Marketing is everywhere, in our real life as well than in our virtual life. Companies tend to more and more personalize their products, to give a strong identity to their brands, create communities around them,…Consumers adhere to this community so much that they become themselves ambassador of the brand, they create events, promote products,…How should companies react to these attitudes? Are there problems of brand ownership?
The halls of every marketing organization are filled with rumors about the new crop of hires — computer scientists, math majors and big data experts. For them, consumers are a mass of 0s and 1s that represent online behavior that can be collected, analyzed and targeted.
But the one thing companies seem to keep forgetting is that customers are actually human beings.
The chocolatier Ferrero Rocher learned that lesson recently from Sara Rosso, a big fan of its Nutella brand. Such a big fan, in fact, that she started an annual World Nutella Day in 2007. The event, conceived by Rosso to celebrate the hazelnut spread, was held in mid-February this year; more than 40,000 fans like the event’s page on Facebook. But Ferrero hardly had a positive reaction to the publicity blitz — the company had its lawyers send Ms. Rosso a cease-and-desist letter.
Of course, Ms. Rosso blogged about the letter and drew a great deal of media coverage. An outcry spread through social media as Nutella fans wondered why Ferrero would want to stop the celebration. Ms. Rosso reported on her blog, “They were very gracious and supportive and we were able to have a productive discussion about World Nutella Day living on for the fans, which is the whole point.”
I was on the other side of the same kind of interaction a couple of years ago. My son Harry, then 8, sent an airplane drawing to Boeing to see if they’d build his design. We got a very similar letter to the one Ms. Rosso received from Boeing asking Harry to stop using the Boeing trademark in his drawings.
I gave my take on the situation in a 2010 blog post titled, “Is Your Customer Service Ready for the New World of Openness?”. The dilemma for me was whether to tell Harry about the letter and the cold, hard truth about corporate communications — or lie to him and tell him we didn’t receive the letter with the hope of continuing to inspire his childhood creativity for as long as possible.
As you can imagine, the media world blew the story up with articles on thousands of blogs, in hundreds of magazines and even on ABC. While Boeing wanted the story to go away, Todd Belcher, the company’s Director of Communications, reached out to Harry personally. After a few chats, Boeing invited the whole family to Seattle to watch planes being built. It was the trip of the lifetime for Harry and it has continued to inspire his creativity.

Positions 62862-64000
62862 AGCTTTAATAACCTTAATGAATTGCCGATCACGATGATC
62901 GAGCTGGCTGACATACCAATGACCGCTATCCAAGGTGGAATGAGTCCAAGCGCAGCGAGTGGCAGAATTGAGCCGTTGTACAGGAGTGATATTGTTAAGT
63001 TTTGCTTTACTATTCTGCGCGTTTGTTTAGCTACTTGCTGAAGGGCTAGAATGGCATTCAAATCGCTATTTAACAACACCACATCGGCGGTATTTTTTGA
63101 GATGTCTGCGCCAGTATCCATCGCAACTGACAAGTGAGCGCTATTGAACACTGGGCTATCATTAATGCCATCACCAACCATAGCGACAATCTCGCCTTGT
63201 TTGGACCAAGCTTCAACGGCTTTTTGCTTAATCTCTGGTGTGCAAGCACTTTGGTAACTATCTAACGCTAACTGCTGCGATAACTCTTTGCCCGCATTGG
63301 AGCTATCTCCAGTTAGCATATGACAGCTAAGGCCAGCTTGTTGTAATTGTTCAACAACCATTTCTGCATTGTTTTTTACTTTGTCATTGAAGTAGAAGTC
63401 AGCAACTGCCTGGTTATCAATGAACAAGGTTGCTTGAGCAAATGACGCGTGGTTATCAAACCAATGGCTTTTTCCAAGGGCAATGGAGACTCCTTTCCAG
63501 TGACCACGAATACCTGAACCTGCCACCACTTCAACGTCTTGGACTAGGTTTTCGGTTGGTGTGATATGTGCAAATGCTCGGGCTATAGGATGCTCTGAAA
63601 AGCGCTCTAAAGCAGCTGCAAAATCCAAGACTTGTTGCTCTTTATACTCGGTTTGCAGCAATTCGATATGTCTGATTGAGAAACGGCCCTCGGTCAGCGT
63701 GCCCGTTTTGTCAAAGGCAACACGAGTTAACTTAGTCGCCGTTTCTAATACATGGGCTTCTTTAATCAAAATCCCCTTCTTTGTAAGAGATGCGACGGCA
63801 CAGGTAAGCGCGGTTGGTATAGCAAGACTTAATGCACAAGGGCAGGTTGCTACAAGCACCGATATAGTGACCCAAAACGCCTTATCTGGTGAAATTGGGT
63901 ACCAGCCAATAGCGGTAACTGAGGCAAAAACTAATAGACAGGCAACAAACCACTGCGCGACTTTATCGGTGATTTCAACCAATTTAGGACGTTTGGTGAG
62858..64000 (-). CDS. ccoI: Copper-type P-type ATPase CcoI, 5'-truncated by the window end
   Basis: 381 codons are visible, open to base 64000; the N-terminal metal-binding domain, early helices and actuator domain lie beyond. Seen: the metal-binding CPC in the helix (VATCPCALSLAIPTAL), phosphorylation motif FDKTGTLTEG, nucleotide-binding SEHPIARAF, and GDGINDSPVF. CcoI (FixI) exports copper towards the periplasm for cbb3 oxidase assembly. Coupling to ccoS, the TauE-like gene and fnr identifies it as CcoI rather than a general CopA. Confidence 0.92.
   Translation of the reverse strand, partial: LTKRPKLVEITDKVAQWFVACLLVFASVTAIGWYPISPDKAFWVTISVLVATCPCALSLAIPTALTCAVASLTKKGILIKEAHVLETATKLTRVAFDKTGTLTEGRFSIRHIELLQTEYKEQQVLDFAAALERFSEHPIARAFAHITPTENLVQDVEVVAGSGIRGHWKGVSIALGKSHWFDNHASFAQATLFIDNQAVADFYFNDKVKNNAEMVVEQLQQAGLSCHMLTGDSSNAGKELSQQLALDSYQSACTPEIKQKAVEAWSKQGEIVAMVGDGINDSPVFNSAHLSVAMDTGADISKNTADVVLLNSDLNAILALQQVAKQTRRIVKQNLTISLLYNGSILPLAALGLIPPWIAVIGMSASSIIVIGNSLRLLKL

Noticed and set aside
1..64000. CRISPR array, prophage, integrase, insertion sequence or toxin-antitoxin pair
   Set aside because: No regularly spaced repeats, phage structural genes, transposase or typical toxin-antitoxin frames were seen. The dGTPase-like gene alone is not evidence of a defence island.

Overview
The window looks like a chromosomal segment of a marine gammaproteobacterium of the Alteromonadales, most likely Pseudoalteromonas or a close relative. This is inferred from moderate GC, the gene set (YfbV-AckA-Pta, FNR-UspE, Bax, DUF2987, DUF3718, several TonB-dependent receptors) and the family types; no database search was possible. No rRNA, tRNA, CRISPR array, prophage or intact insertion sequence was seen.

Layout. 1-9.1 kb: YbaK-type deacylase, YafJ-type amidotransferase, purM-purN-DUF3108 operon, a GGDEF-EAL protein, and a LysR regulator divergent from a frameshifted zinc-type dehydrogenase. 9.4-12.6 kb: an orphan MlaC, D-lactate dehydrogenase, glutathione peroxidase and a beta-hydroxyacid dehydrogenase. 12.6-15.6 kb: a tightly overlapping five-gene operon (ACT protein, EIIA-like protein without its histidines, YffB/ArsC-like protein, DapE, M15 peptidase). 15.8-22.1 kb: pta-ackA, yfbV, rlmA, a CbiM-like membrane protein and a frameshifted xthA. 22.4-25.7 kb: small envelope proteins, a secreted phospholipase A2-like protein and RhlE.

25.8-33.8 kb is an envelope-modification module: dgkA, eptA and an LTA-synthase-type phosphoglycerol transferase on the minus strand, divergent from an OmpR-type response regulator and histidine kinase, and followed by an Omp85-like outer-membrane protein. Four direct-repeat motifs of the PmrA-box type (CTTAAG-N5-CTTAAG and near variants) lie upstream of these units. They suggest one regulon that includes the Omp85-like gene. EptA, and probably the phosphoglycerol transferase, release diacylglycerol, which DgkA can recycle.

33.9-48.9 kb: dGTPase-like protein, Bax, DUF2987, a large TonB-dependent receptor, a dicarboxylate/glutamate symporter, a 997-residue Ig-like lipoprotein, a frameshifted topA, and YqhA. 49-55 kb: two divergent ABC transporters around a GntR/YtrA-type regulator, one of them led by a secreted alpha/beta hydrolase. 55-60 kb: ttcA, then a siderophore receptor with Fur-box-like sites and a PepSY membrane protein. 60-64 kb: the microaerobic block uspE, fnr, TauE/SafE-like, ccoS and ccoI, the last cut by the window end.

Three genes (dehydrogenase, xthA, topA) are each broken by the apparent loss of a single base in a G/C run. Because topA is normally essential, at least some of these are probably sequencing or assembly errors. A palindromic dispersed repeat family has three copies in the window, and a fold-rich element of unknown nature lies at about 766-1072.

But Todd’s actions weren’t only beneficial to my son. By realizing that Harry was just a child with a passion for planes, Todd turned a potentially bad situation into a positive one and Boeing changed the way it responds to the public’s ideas.
Nutella and Boeing aren’t unique in trying to figure out how to balance their need to control their intellectual property with their desire to connect with fans that demand — and have — more access than ever to corporations and a passion for broadcasting their love of a brand in the age of democratized communications driven by digital technology.
In 2000, Metallica sued 30,000 fans for illegally downloading their music on Napster. Likewise,Mattel has battled fans over making their own versions of Barbies. Fedex even used the DCMA(Digital Millennium Copyright Act) to force Jose Avila to take down a web site that displayed furniture that he’d made out of FedEx boxes.
Like it or not, every brand that has a following will have to deal with this unique digital-age problem.
As companies become more digital and equipped with advanced marketing analytic tools that allow them to know and predict consumers’ behavior even better than consumers themselves, they need to be more human as well. It’s time to shift the paradigm. Brands need to not only connect directly with their fans but also rethink the concept of brand ownership. Brands can be owned by both the company and the community of customers, fans, and followers that rallies around them.
As new digital marketing tools and systems are implemented they must be balanced by even more analogue systems than before. The ability to reach out, in a human way, to a Sara or Harry can quickly create either positive or negative momentum for your brand. That makes human interaction more important than ever.
(Source: Harvard Business Review)